In 2007, I spent lots of time on a message board (remember those?) for another interest of mine, and one of the members had the Postcrossing URL in her signature line. I’ve always been fascinated with anything to do with mail, and I clicked on the link and was intrigued. I signed up right away and sent my first five cards – which were immediately returned to me by the postman, because I put my return address in the corner and the scanning machine routed them back to me. I was mortified and almost gave up – luckily I decided to give it another try! I was on the lookout for a new hobby which wouldn’t take up a lot of time, since I had just returned to work full-time after many years raising kids. While I no longer had free time during the day to sew or read, I still wanted to do something that was fun and provided a little escape from reality. I also had a big stash of blank postcards I’d collected over the years. It seemed like a match made in heaven – which, in fact, it turned out to be.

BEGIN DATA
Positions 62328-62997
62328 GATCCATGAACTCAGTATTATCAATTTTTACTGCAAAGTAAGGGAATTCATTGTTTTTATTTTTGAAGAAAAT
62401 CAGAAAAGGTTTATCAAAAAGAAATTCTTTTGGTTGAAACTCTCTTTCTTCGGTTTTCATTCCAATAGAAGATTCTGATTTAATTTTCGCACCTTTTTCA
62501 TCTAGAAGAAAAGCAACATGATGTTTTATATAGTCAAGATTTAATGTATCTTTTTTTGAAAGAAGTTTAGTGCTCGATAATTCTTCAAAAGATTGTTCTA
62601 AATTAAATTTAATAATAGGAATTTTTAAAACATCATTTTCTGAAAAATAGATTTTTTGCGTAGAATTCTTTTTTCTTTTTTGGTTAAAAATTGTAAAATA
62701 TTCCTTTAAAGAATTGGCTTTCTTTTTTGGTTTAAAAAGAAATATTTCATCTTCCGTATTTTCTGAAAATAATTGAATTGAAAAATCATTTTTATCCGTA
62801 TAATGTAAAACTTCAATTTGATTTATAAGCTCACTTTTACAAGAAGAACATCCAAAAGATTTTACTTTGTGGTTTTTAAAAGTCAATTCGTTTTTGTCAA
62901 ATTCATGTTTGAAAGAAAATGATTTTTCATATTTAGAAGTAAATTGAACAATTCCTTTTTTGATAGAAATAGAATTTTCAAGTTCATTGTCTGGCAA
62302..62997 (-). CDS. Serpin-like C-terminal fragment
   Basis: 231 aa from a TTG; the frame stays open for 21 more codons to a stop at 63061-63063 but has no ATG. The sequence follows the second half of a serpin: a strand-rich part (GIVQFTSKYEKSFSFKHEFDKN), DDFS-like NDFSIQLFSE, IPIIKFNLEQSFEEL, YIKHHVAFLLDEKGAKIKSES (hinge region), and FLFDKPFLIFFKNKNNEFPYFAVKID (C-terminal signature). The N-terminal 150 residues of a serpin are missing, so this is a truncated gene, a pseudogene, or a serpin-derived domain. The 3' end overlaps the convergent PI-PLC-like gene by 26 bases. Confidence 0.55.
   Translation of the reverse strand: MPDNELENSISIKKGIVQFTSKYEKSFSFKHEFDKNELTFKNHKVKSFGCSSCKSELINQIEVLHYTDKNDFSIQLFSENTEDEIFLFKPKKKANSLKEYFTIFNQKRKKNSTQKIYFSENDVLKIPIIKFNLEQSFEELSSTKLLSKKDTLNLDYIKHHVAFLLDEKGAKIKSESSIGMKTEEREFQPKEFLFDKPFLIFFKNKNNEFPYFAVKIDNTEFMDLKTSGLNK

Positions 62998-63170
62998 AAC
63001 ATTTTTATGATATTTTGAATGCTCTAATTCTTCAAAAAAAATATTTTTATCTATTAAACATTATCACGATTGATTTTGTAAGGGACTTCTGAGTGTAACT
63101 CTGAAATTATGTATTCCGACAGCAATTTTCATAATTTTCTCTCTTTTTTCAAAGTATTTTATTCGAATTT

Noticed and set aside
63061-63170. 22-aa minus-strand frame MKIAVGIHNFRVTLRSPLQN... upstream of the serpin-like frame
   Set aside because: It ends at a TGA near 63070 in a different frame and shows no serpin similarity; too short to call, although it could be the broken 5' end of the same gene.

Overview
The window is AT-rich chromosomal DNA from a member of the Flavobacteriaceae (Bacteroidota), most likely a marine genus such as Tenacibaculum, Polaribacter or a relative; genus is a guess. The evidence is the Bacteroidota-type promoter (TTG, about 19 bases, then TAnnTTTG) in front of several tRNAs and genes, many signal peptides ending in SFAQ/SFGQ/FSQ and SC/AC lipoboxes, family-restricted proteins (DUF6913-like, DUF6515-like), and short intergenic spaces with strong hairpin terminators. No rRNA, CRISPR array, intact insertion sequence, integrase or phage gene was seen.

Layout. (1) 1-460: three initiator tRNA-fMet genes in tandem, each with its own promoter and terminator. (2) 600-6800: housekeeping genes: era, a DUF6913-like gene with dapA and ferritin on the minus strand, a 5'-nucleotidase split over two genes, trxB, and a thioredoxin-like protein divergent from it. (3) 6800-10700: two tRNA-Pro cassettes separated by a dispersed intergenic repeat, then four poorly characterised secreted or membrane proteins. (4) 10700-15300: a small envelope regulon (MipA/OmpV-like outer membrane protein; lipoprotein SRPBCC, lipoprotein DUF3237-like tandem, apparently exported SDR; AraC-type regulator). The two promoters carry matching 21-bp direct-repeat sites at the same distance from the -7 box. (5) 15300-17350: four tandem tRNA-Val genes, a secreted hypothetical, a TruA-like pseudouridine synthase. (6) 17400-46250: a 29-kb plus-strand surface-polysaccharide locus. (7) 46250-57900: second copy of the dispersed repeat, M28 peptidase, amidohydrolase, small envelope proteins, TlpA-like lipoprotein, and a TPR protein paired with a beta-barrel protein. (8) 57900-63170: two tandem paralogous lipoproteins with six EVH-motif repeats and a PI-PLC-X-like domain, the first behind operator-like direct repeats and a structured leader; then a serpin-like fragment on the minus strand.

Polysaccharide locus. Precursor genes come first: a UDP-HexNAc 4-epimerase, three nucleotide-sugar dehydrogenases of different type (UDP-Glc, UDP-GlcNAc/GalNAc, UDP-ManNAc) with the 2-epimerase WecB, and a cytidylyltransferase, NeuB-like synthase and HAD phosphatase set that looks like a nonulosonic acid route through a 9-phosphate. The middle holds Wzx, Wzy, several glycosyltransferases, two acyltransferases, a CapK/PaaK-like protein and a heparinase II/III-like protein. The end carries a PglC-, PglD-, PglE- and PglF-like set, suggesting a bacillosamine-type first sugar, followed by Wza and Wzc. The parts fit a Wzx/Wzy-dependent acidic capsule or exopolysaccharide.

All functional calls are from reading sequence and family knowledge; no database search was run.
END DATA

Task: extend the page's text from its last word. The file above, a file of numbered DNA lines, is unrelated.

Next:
Show and tell us about your favorite received postcard to date, and what makes it special.

It’s hard to narrow it down, since I have so many great cards to choose from. I really love old propaganda and advertising cards. They say so much to me about a culture and its values. When I received this card several years ago, I put it up on a bulletin board in my kitchen and invited everyone who came over to make up a caption for it, since it’s in another alphabet. The answers were hilarious! I also immediately fell in love with this card and put it on my bulletin board at work – which is a little cheeky since I work for the government. I share the responsibility for training our young interns, and I love seeing if any of them recognize these famous faces.

A card showing famous people who have FBI files, such as Einstein
Sue’s postcard from the US showing famous people who have FBI files, such as Einstein!
How did you get started sending postcards? What is your earliest memory of them?

When my sister and I were small, my parents would often take trips during the summers while our grandparents came to our house to watch us. They always sent us postcards from their trips, usually standard viewcards showing famous attractions they visited. Our entire extended family liked to send postcards – lately I’ve enjoyed sorting through batches of old cards which my grandparents and great-grandparents exchanged with my parents.